JOANNA I (c. 1327-1382), queen of Naples, was the daughter of Charles duke of Calabria (d. 1328), and became sovereign of. Naples in succession to her grandfather King Robert in 1343. Her first husband was Andrew, son of Charles Robert, king of Hungary, who like the queen herself was a member of the house of Anjou. In 1345 Andrew was assassinated at Aversa, possibly with his wife's connivance, and at once Joanna married Louis, son of Philip prince of Taranto. King Louis of Hungary then came to Naples to avenge his brother's death, and the queen took refuge in Provence which came under her rule at the same time as Naples purchasing pardon from Pope Clement VI. by selling to him the town of Avignon, then part of her dominions. Having returned to Naples in 1352 after the departure of Louis, Joanna lost her second husband in 1362, and married James, king of Majorca (d. 1375), and later Otto of Brunswick, prince of Taranto. The queen had no sons, and as both her daughters were dead she made Louis I. duke of Anjou, brother of Charles V. of France, her heir. This proceeding so angered Charles, duke of Durazzo, who regarded himself as the future king of Naples, that he seized the city. Joanna was captured and was put to death at Aversa on the 22nd of May 1382. The queen was a woman of intellectual tastes, and was acquainted with some of the poets and scholars of her time, including Petrarch and Boccaccio.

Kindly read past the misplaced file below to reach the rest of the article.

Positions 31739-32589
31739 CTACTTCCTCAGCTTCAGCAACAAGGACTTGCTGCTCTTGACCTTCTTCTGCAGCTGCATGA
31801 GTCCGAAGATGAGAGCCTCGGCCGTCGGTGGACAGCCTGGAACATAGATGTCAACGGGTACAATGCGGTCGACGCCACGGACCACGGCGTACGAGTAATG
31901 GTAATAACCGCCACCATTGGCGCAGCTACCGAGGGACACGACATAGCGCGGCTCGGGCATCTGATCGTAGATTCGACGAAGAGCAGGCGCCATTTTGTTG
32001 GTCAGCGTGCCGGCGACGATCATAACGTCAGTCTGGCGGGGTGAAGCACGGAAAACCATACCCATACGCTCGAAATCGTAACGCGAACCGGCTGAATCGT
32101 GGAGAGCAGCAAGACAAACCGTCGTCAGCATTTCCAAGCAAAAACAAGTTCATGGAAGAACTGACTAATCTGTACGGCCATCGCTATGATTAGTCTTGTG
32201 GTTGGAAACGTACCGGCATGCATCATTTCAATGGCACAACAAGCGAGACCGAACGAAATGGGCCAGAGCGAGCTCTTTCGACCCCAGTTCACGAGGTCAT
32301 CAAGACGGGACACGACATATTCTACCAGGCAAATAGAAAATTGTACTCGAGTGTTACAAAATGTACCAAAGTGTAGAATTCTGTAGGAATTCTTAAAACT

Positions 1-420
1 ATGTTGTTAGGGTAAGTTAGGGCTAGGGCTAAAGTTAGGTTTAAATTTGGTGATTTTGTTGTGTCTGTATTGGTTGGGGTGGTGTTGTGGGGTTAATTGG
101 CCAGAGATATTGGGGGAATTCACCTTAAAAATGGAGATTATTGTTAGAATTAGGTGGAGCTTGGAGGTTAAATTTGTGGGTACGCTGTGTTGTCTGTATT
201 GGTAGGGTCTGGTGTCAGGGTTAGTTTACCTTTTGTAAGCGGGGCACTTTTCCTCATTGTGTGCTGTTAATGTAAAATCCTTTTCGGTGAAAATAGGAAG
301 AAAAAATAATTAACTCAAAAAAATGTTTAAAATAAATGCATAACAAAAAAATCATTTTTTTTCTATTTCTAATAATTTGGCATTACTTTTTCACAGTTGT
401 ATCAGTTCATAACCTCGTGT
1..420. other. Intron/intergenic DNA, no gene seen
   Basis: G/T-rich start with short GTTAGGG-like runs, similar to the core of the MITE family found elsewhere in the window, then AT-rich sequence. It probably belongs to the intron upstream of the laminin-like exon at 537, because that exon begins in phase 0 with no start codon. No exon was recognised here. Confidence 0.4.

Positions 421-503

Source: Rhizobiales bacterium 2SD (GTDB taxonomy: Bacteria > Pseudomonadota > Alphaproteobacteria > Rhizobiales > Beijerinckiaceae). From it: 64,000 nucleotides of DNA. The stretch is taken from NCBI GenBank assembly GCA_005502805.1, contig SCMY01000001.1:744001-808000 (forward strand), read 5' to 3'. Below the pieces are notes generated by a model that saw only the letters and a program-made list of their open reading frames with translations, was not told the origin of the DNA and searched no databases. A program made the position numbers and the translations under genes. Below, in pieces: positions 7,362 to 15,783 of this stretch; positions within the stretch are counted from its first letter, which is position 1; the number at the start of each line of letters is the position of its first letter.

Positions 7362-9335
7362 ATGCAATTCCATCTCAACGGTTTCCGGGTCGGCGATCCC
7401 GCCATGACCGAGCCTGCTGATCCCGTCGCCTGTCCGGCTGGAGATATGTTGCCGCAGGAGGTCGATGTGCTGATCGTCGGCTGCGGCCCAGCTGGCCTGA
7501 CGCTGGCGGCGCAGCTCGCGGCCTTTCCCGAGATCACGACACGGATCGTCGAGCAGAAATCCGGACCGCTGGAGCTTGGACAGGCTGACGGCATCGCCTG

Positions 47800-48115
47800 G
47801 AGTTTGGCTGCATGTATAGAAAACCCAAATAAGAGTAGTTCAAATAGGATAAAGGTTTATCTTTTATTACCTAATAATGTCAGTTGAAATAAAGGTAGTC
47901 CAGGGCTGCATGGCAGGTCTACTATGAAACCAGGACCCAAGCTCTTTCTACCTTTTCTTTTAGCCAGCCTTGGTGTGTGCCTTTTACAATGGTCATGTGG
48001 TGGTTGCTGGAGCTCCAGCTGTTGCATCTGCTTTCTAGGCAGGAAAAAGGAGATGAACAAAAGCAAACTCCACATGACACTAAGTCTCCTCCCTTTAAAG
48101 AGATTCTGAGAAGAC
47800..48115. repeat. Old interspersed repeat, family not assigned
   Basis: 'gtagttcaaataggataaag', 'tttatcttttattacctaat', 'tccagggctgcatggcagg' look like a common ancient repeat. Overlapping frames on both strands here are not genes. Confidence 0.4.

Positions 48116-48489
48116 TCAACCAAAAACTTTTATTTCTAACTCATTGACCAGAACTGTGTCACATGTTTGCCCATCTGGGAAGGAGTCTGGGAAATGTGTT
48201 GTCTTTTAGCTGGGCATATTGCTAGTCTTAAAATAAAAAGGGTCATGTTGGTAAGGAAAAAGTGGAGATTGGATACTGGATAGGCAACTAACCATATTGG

See Crivelli, Delia printa e delta seconda Giovanna, regine di Napoli (1832); G. Battaglia, Giovanna I., regina di Napoli (1835); W. St C. Baddeley, Queen Joanna I. of Naples (1893); Scarpetta, Giovanna I. di Napoli (1903) ; and Francesca M. Steele, The Beautiful Queen Joanna I. of Naples (1910).
Note - this article incorporates content from Encyclopaedia Britannica, Eleventh Edition, (1910-1911)